Is Adromischus Maculatus ( Calico Hearts ) Toxic to Cats and Dogs?
Adromischus Maculatus is not identified as a toxic plant for cats and dogs on the website of the American Society for the Prevention of Cruelty to Animals (ASPCA).
Keep in mind that the website only has a partial list of plants that are toxic to animals. There are reports that Calico Hearts can make cats and dogs sick.
It would be best to place this succulent plant in a location that can’t be reached by your pet.
Why Is My Adromischus Maculatus ( Calico Hearts ) Dying?
Is your Adromischus Maculatus getting weaker that it might be dying? These types of succulents are durable and resilient to changes in their environment.
Giving Calico Hearts water too frequently and having pests as guests could get it in bad shape.
While they don’t need doting over, you must still look out for these warning signs that mean the succulent is sick or close to death.
Sometimes you can’t help but give Chocolate Drop water because you think the succulent needs it. When it comes to succulent care, you have to be 100% sure the plant needs water before you give it any.
Overwatering is the number 1 killer of succulent plants because it leads to root rot. This happens when the cells burst because the roots have been immersed in moist conditions for a long time.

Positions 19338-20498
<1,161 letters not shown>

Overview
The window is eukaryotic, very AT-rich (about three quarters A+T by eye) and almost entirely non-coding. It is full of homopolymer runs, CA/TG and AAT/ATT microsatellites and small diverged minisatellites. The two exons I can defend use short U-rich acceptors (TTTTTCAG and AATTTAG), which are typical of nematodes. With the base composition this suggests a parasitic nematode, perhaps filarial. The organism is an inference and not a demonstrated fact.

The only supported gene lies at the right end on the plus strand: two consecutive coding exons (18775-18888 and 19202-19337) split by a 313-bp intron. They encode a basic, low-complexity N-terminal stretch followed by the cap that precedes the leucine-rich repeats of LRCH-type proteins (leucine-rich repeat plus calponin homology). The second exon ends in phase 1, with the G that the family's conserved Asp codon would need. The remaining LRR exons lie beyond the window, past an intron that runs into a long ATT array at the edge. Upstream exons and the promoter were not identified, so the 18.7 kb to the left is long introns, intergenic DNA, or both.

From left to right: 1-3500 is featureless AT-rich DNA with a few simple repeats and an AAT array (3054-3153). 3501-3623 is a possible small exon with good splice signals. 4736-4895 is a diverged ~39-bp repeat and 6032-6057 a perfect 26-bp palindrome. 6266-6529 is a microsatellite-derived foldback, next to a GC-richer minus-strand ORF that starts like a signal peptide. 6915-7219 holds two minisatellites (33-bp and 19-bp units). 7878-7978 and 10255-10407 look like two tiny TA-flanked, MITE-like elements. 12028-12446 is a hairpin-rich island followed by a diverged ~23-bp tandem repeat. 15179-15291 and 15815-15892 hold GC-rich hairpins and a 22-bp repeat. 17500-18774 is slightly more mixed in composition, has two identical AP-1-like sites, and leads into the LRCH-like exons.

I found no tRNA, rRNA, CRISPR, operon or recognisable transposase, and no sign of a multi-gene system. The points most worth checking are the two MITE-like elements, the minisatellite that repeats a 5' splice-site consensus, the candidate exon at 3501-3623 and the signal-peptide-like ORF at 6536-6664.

A fungal infection can find its way into Adromischus Maculatus and cause disease to spread throughout its stems and leaves. Be on the lookout for discoloration and the appearance of black spots.
The leaves of Chocolate Drop could also feel soft and mushy. Remember, succulents already store water in their leaves and stems.
Upon initial observation, don’t waste time. When it comes to root rot, time is of the essence.
Grab a pair of garden shears and sterilize it with 70% isopropyl alcohol. Then cut off all the discolored sections of the plant.
Once this is done, shift your attention to the roots. Remove the plant from the soil and cut off all the roots that have become rotten. Place Calico Hearts in a warm area and let it dry out.
The final step is to re-pot Adromischus. Prepare a ceramic or terracotta pot with fresh cactus mix and replant Calico Hearts in its new home.
Pests such as mealybugs and vine weevils share your love for Adromischus Maculatus. They will make your plant their home and help themselves freely of its sap.
You’ll know that Calico Hearts has a case of pest infestation if you notice white, powdery substances appear on its leaves. For sure, mealybugs are hiding in your plant.
Don’t take chances and spray Chocolate Drop with a systemic insecticide or neem oil to keep the pests away. Wipe off the substances with a cotton ball that’s been soaked in 7 0% isopropyl alcohol.
Yes, Adromischus Maculatus produces small, tubular-shaped flowers with white-pink colors during the summer.
Last Updated on June 9, 2022 by Sofia Lara